Thu 5 May

Public Health and Private Pain: A night of medical history and drama

Enter the Museum for a unique evening of performance and drama. Drawing from a rich variety of medical plays and historical material, the event will illuminate, provoke, and dramatize developments which have shaped ideas of the body from the 18th century to the present day. Join academics from across the University of Oxford, professional actors from Pegasus Theatre and staff of the Museum of the History of Science as they show how these developments have been mapped not just by medical writing but by theatre, which has a long history of engaging with science and medicine.

Museum of the History of Science, Broad Street, OX1 3AZ, 5pm

Find out more - booking recommended

20 May

Clinical Trials: One of the most important medical inventions in the last 100 years

To mark international clinical trials day, Professor Sallie Lamb will describe how trials have progressed the management of nearly all medical conditions.

Free Public Talk

Nuffield Orthopaedic Centre – Lecture Theatre Level 1, 18.15 refreshments for 18.30 start

Further information

23 – 25 May

Pint of Science

Various medical scientists will be preforming at locations across the city as part of this year’s Pint of Science Festival. Topics include The Damaged Brain, Friendship and social networking, Brain networks in cognition, Understanding cancer, The Heart of the Matter, Tropical diseases and Imaging disease.

Location: Various, 19:00-21:00

Futher information

Thu 9 Jun 

Sleeping Sense

Working with the Sleep and Circadian Neuroscience Institute, and young musicians and pupils around Oxford, the Orchestra of the Age of Enlightenment has been composing new music inspired by the science of sleep and circadian biology. Come here leading expert Prof. Russell Foster talk about sleep and circadian neuroscience, and listen to the Orchestra of the Age of Enlightenment play new pieces as well as excerpts from Purcell’s Fairy Queen and Bach’s Goldberg Variations.

Sheldonian Theatre, Oxford 19:00-21:00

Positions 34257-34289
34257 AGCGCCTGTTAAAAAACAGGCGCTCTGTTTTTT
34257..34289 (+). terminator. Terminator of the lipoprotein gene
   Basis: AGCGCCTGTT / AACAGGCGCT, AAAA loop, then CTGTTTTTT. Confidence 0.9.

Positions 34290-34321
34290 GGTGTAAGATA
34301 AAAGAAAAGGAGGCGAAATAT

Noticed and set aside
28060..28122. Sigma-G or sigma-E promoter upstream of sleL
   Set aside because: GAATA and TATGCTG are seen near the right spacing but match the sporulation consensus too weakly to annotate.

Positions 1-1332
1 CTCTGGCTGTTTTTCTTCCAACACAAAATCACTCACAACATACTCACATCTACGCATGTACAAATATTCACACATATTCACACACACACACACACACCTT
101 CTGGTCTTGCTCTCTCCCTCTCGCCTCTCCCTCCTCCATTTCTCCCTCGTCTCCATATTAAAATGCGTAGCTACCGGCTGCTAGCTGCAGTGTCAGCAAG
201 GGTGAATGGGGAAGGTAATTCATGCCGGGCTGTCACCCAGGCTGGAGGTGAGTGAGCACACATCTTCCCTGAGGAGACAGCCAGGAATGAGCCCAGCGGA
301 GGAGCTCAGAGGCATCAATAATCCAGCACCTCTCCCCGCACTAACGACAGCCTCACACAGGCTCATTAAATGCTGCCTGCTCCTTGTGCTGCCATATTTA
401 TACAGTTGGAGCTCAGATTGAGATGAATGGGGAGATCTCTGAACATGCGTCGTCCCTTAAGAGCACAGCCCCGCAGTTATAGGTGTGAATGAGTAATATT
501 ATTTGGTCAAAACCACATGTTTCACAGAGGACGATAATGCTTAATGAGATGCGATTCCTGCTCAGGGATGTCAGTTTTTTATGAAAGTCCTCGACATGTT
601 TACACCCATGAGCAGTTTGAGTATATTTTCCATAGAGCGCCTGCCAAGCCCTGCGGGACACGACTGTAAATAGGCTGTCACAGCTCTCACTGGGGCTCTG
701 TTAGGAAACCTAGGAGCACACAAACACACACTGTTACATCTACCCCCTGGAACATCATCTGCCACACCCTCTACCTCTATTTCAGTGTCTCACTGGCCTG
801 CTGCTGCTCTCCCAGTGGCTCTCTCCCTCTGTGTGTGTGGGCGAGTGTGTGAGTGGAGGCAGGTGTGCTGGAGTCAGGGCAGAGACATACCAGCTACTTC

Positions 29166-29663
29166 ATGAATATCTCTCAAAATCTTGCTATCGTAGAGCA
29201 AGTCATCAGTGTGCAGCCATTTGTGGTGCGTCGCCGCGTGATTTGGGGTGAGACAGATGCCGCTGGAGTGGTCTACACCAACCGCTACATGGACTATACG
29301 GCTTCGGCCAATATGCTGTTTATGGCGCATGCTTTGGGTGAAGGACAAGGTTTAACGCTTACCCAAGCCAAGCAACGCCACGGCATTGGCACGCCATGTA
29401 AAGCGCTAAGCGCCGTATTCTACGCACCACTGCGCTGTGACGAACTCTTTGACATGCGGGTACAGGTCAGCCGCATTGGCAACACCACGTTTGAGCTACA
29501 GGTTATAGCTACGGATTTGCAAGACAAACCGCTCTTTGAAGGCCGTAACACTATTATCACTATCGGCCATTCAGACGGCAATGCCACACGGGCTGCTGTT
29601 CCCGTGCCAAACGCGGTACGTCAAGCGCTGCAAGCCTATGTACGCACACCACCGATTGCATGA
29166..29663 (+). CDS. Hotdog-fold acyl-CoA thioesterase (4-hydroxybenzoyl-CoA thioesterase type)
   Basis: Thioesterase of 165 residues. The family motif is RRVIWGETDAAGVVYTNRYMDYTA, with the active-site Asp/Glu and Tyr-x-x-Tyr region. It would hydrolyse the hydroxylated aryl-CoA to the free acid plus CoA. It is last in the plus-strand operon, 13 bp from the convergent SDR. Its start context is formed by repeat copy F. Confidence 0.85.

Further information

Wed 15 Jun

Future Debates: Sharing your genetic blueprint - who should have access?

Welcome to Future Debates, a series of public events supported by the British Science Association.

A genome is an entire set of DNA; all the instructions for making every part of a living thing.  Research into our genomes could improve our understanding of diseases, cancers and passing on certain traits.  The application of this research through genomic medicine is at the cutting edge of science.  There’s large potential for the technology to help us create new treatments and preventative approaches.

Doors open from 6.00pm, and the debate will run from 6.30pm until 8.00pm, Said Business School - Park End Street, Oxford, OX1 1HP

Further information

Sat 18 Jun

Image as Vortex: An Interdisciplinary Conference on the Question of What an Image Is by Examining What It Does

This conference aims to bring together scientists and artists who work in, with, or about images. In order to get a more thorough view on the nature of images, it is important to study them "in action" from various disciplines and angles. Hence, archaeologists, philosophers, art historians, artists, psychologists, as well as neuro-scientists and medical imaging scientists are encourage to participate.

Keynote speech by: Professor Dr. Hans Belting: "Iconic Presence", Dr. Marco Drago: "From an Image to a Binary Black Hole: the History of the First Detected Gravitational Wave"

9:30am-4:00pm, Headley Lecture Theatre, The Ashmolean Museum of Art and Archaeology, Beaumont St, Oxford, OX1 2PH

Sat 18 Jun

Soapbox Science at Oxford

Soapbox Science is making its debut in Oxford. From 2-5pm, 12 incredible female scientists, including MSD’s Drs Jessica Davies and Caroline Hartley, will be taking to their Soapboxes on Cornmarket Street to share their passion for science with the public.  

Further information

Sat 18 Jun

Science in Newbury

Cancer and your Immune System:  come to Northbrook St in Newbury from 10.00-16.00 to hear about the science that will help your immune system fight cancer.

10am-4pm, 22 Northbrook St, Newbury, RG14 1DJ

Tue 21 Jun

Science in Aylesbury

Cancer and your Immune System:  come to Tesco's Supermarket, Aylesbury from 10.00-16.00 to hear about the science that will help your immune system fight cancer.

10am-4pm, Tesco's Supermarket, HP20 1PQ

Wed 22 Jun

Science in Banbury

Cancer and your Immune System:  come to Market Place, Banbury from 10.00-16.00 to hear about the science that will help your immune system fight cancer.

10am-4pmMarket Place, Banbury

Thu 23 Jun & Fri 24 Jun

Science in Witney

Cancer and your Immune System:  come to Witney Clock Tower from 1000-1600 to hear about the science that will help your immune system fight cancer.

10am-4pm, Witney Clock Tower, OX28 6AR

23 Jun - 3 Jul Oxfordshire Science Festival 

Sat 25 Jun - Discovering new drugs: a glimpse in to the open access model

Why is discovering new drugs such a long and difficult process? Engage with scientists through games and activities to learn why it is so hard and how it could be made easier. Part of the Oxford Science Fair.

Oxford Town Hall, 12-5pm

Sat 25 Jun - Operation

Try your hand at a giant operation game, discover some of the latest operation technologies, explore the human body under the microscope and learn about human anatomy. Come and learn more about the research that takes place in the department and find out what surgical sciences is all about!